On Wednesday, October 10, 13,000 schoolchildren across San Francisco participated in Walk & Roll to School Day.
This year’s Walk & Roll to School Day marked a decade of the city’s Safe Routes to Schools program to help kids get to school in a safe, healthy, active way. Over 90 schools participated, with students accompanied by city leaders at several schools.
The Mayor leads the way
At Peabody Elementary, Mayor Breed and District 1 Supervisor Sandra Lee Fewer joined 253 students and their families on the walk to school.
The Mayor emphasized her commitment to Vision Zero: the goal to end all traffic deaths by 2024.
“All of our students, regardless of which neighborhood they live in or which school they attend, should be able to safely walk or bike to school,” said Mayor Breed. “We are adding crossing guards across the City and I am pushing the SFMTA to expedite Vision Zero projects because we do not have time to waste. We need safer, more livable streets now.”
“Here in the Richmond, lots of families walk to school,” said Supervisor Fewer. “I walked with my children to school for years. I’m impressed by the program at Peabody, where families meet up regularly to walk all together as a big group.”
Families met at the Richmond Library, where students received stickers and prepared to walk to school holding their banner with the Mayor.
As a special treat, all the students also got yellow Vision Zero superhero capes.
Safer streets so kids can walk
“We applaud Mayor Breed’s action to speed up fixes to the streets,” said Jodie Medeiros, executive director of Walk San Francisco. “Walking has to be safe in order to be fun.”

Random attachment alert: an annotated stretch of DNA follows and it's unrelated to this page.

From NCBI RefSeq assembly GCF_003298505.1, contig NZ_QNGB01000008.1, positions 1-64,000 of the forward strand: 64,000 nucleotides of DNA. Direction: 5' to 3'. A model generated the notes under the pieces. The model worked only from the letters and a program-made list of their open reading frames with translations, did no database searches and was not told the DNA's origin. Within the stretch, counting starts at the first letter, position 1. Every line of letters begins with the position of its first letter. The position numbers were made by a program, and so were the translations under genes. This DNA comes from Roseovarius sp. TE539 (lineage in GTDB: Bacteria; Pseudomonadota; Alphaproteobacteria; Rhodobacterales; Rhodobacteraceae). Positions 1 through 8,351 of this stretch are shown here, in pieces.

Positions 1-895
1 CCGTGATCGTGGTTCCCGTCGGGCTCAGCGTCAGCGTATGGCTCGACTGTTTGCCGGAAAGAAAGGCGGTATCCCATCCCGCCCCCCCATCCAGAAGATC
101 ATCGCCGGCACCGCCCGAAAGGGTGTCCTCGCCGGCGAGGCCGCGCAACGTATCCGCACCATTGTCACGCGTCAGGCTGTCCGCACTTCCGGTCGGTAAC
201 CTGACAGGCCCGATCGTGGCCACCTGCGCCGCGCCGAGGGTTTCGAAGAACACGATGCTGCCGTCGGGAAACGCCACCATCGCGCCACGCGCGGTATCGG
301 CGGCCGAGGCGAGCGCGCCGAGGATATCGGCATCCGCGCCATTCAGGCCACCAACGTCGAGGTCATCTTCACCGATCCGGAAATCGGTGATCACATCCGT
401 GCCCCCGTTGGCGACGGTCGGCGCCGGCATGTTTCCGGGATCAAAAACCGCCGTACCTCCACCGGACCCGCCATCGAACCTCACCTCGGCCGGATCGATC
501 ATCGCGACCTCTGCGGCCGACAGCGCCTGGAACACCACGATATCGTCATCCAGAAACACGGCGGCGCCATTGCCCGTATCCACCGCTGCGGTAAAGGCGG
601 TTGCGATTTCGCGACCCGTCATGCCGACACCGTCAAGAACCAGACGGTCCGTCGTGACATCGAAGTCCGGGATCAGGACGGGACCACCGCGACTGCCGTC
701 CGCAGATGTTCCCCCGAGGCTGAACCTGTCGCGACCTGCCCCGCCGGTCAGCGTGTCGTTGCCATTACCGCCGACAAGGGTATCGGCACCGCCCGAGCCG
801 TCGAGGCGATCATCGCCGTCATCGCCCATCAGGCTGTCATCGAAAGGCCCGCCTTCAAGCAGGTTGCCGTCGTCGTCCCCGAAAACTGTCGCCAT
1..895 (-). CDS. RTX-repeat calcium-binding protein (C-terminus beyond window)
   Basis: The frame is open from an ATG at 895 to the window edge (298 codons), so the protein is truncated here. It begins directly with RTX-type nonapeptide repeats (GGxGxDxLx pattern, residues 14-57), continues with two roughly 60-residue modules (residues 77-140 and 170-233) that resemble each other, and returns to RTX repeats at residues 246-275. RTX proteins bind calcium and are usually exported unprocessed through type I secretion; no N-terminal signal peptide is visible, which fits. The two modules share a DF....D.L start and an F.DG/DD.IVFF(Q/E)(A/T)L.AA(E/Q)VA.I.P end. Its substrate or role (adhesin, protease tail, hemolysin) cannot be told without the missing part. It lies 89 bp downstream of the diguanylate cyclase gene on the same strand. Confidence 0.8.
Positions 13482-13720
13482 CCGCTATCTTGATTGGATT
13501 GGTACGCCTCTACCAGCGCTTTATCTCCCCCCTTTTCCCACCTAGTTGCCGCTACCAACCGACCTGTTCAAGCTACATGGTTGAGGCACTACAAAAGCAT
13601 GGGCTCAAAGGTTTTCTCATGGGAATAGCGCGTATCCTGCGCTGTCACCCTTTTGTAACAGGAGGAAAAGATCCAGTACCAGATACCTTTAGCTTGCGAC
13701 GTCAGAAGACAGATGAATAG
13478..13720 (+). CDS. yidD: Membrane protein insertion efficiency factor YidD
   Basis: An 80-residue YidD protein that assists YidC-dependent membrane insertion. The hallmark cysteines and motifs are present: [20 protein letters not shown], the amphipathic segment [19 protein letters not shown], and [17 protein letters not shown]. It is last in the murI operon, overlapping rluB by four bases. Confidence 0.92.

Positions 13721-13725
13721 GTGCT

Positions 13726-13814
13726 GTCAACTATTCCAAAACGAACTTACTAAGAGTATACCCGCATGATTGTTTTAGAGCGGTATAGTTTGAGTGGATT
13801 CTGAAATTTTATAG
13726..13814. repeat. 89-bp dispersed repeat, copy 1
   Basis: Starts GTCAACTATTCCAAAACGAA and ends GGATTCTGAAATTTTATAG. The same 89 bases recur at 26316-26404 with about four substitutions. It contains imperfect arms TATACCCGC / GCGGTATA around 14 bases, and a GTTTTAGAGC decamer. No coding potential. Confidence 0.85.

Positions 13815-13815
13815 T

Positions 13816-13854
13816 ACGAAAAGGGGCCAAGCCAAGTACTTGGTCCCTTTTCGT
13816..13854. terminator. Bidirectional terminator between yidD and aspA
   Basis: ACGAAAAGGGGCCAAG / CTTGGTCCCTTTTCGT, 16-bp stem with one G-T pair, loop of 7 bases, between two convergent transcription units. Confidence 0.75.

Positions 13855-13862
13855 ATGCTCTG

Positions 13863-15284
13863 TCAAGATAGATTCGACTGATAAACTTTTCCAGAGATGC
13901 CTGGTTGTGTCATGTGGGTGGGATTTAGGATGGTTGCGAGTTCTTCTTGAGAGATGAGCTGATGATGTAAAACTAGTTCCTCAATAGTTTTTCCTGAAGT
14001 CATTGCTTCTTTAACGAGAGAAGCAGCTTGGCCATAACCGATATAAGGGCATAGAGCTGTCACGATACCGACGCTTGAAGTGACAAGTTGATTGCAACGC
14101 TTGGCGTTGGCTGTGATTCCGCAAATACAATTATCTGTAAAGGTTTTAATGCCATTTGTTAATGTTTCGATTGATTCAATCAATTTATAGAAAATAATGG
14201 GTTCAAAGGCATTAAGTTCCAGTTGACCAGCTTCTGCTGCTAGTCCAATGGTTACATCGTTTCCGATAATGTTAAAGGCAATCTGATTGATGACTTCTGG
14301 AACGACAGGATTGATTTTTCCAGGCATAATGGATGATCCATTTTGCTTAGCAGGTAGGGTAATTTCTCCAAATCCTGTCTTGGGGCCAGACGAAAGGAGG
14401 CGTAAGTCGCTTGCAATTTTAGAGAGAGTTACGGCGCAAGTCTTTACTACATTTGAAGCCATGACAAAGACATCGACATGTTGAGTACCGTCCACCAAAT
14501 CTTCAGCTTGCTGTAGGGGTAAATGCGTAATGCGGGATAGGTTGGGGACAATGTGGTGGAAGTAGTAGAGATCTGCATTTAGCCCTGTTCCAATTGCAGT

“It’s good to be back at Peabody,” added Medeiros. “Here in 2011, with Mayor Lee, Walk SF celebrated the launch of San Francisco’s 15-mile-per-hour school zones, creating the very first of 181 safety zones around schools citywide.”
Walk SF helped make San Francisco the first city in the state to implement the school safety zones on this scale.
“We look forward to more big strides from this city’s leadership,” said Medeiros, “to make the streets better for people on foot.”
More programs from the Safe Routes partnership
Walk and Roll to School Day is run by Walk San Francisco as part of the San Francisco Safe Routes to School partnership. This program, funded by the city and the federal government, is run by city agencies and nonprofits. It brings San Francisco families together to walk, learn safe biking skills, find carpools, and take public transit. It also works with families to improve walking and biking conditions around schools, with wider sidewalks, safer speeds, better crosswalks, and more.
The Safe Routes partnership also brought “Ed’s Neighborhood,” named after Mayor Ed Lee, to Peabody Elementary. Supervisor Norman Yee led the creation of this traveling demo, which sets up a miniature street at schools to teach kids about traffic safety. The new program is aimed for kids in kindergarten through 2nd grade, and will travel to schools throughout the district this year.
The Safe Routes partnership also offers a program for older kids in 3rd to 5th grade that’s led by Walk SF called Street Safety Explorers. In it, students learn about the importance of street design and pedestrian safety. As street safety explorers, they get to analyze streets around their school and learn how to advocate for change.
Great reasons to walk to school
Several more city and school leaders were part of the event, cheering kids on, including San Francisco Municipal Transportation Agency (SFMTA) Director Ed Reiskin, SFMTA Board Chair Cheryl Brinkman, Recreation and Park Department General Manager Phil Ginsburg, San Francisco County Transportation Agency Director Tilly Chang, and Police Department Deputy Chief Mikail Ali.
“We encourage students to walk or bike to school when possible. It is a way to stay fit and help our environment too,” said SFUSD Superintendent Vincent Matthews, as he walked with students.
At the school, Peabody’s principal Willem Vroegh (pictured at right with the Mayor) addressed the assembled families and leaders.
“Studies have found that walking to school helps children academically, not just physically. It can also be a great way for parents and kids to talk about the upcoming day,” said Principal Vroegh.
“Helping students walk to school gives them another tool for success.”
Many thanks to Walk SF member and volunteer Jeffrey Gray for his excellent photos of the event.